It’s entirely possible that the West’s fondness for Akira Kurosawa is borne of the fact that he frequently addresses themes of individuality, personal distinctiveness, and the importance of being true to yourself. Those aren’t very Japanese themes, traditionally, even if the popular “nail that sticks out gets hammered down” axiom is a bit simplistic these days. But the corporate-cog-finds-new-lease-on-life narrative seems especially well-suited to the notoriously workaholic Japanese culture, and nowhere is that narrative more effective than in Kurosawa’s Ikiru. Now streaming on The Criterion Channel, Ikiru stars Kurosawa stalwart Takashi Shimura as a spiritless bureaucrat grappling with the futility of his mortal days.
There is a sequence in the film — possibly the most famous in a film full of memorable sequences — where a group of parents approach a number of different government offices in an attempt to get a local cesspool drained and replaced by a park for their children. The first office refers them to another, that office refers to a third, and on and on. The buck is passed until the parents are so worn down by the perpetual runaround that they give up. If you’ve never seen Ikiru or would just like to rewatch the scene, you can stream the sequence here.
It’s as nimble a thing as Kurosawa had yet captured on film. After the global success of Rashomon, wherein Kurosawa cemented his status as a master of motion and movement, it’s doubly impressive that Ikiru moves in a completely different way and yet still sings as a beautiful piece of cinema. Tony Zhou’s analysis of Kurosawa’s adeptness with internal and external movement over at Every Frame a Painting is absolutely worth a watch in this regard, even if it doesn’t spend more than two seconds on Ikiru:
Much of the vibrance of Rashomon can be attributed to fluid movement, both in terms of camerawork and story. Rashomon‘s story, of course, is a subjective kaleidoscope offering warring perspectives on a single event. Where a lesser director might have anchored these discordant narratives by filming them in a similar way, Kurosawa enhances the contradiction with fluid camera movements that often reflect the state of mind of the characters in each shot. There is a ton of primary motion (event action in front of the camera) throughout Rashomon, and the dominance of secondary motion (camera movement) compliments that action perfectly.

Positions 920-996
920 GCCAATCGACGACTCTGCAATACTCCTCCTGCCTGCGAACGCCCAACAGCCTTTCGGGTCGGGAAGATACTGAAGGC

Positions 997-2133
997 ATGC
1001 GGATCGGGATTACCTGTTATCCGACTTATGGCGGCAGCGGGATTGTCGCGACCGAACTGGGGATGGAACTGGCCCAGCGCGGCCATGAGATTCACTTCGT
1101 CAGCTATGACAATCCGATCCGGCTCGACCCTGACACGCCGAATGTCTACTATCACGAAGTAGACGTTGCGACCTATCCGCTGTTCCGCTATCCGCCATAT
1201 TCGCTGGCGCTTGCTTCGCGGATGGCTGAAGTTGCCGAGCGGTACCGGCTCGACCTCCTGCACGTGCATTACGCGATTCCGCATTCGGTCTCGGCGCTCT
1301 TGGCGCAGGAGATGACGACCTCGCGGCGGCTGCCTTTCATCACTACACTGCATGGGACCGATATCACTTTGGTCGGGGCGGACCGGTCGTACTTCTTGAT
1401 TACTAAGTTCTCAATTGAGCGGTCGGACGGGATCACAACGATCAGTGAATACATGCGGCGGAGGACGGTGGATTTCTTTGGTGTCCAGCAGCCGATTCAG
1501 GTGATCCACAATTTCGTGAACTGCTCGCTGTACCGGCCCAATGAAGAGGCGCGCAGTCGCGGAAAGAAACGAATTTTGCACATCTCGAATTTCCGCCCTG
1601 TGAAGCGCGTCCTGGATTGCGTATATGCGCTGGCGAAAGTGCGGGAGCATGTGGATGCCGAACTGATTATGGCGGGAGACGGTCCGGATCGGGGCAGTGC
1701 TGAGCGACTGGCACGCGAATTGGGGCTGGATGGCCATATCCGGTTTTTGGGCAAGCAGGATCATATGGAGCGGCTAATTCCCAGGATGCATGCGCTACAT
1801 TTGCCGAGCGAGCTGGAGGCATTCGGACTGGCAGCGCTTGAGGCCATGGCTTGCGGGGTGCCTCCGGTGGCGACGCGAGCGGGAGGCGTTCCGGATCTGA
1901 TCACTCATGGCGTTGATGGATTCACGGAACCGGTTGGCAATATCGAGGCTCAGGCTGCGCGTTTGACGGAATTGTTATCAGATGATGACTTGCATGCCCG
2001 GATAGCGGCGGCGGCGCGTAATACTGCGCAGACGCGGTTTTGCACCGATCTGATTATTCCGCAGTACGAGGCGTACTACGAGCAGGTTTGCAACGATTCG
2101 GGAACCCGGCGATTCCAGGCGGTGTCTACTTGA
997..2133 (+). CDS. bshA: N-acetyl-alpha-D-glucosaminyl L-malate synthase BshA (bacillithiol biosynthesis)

Ikiru is drastically different. Kurosawa once lauded Rashomon star Toshiro Mifune for the motion within his acting, stating “the speed of his movements was such that he said in a single action what took ordinary actors three separate movements to express.” It makes sense that Takashi Shimura was often the foil for Mifune in Kurosawa’s films, because his acting style is the opposite side of the coin: calm, measured, meditative. Like DeNiro, Shimura’s motion is almost motionless. And it’s especially true in his performance as in Ikiru, playing Watanabe as a man utterly paralyzed by the fear of death. When Watanabe is in such a despondent state, the motion of Ikiru is similarly muted in simple background action or slow camera movement.
But Watanabe doesn’t appear in that aforementioned runaround sequence, and the overarching movement of the scene reflects this in how different it is from the rest of the film. As the bureaucratic personalities shuffle before our eyes like faces on a deck of cards, Kurosawa wipes from one to the next, each shot matching the preceding shot in placement of both camera and actor. This tertiary motion (sequence motion created by transitions) is, until the end of the segment, the only notable motion in play. And yet the sequence moves, gathering rhythm in spite of a still camera and still actors. It attains a humorous quality by the end that is at odds with Ikiru‘s throughlines of death and dying, and the positioning of the viewer in the shoes of the inquiring parents brings even more immediacy.
Kurosawa may be in a class of his own when it comes to film motion. In his hands a stationary camera and stationary subject still result in rhythm, immediacy, life. He used a similar technique for the opening scene of Throne of Blood, soldiers telling tales of battle after battle in three or four succinct wipes. Maybe this is why the West is drawn to Kurosawa, moreso than some identification with a stereotypically Western theme of individuality. We like action, excitement, and speed in our pictures, and we typically turn our noses up at foreign films that dare unfurl in slow, thoughtful meditation. It explains why Ikiru failed to register at all in the U.S. until 1960, when it was released with an exclamatory theatrical poster that played up the one scene where Watanabe goes to a strip club:
Then again, maybe that yearning for movement — even in a meditative film that achieves movement subtly, like Ikiru — is a universal yearning, not a Western one. Watanabe himself is sort of seeking this at the end of his life. He recognizes that the troupe of parents seeking to build a park for their children are moved from department to department, but they never actually get anywhere. They traverse an entire bureaucracy and yet their goal hasn’t moved an inch. While the runaround sequence is effective in a standalone way, and while it may utilize a different technique and elicit a different response than the rest of the film, the sequence’s role within the context of Ikiru is what elevates it to sheer brilliance. It’s a perfect marriage of theme and form, both universal and uniquely Japanese, and it contributes to Ikiru‘s status as one of Kurosawa’s finest films.
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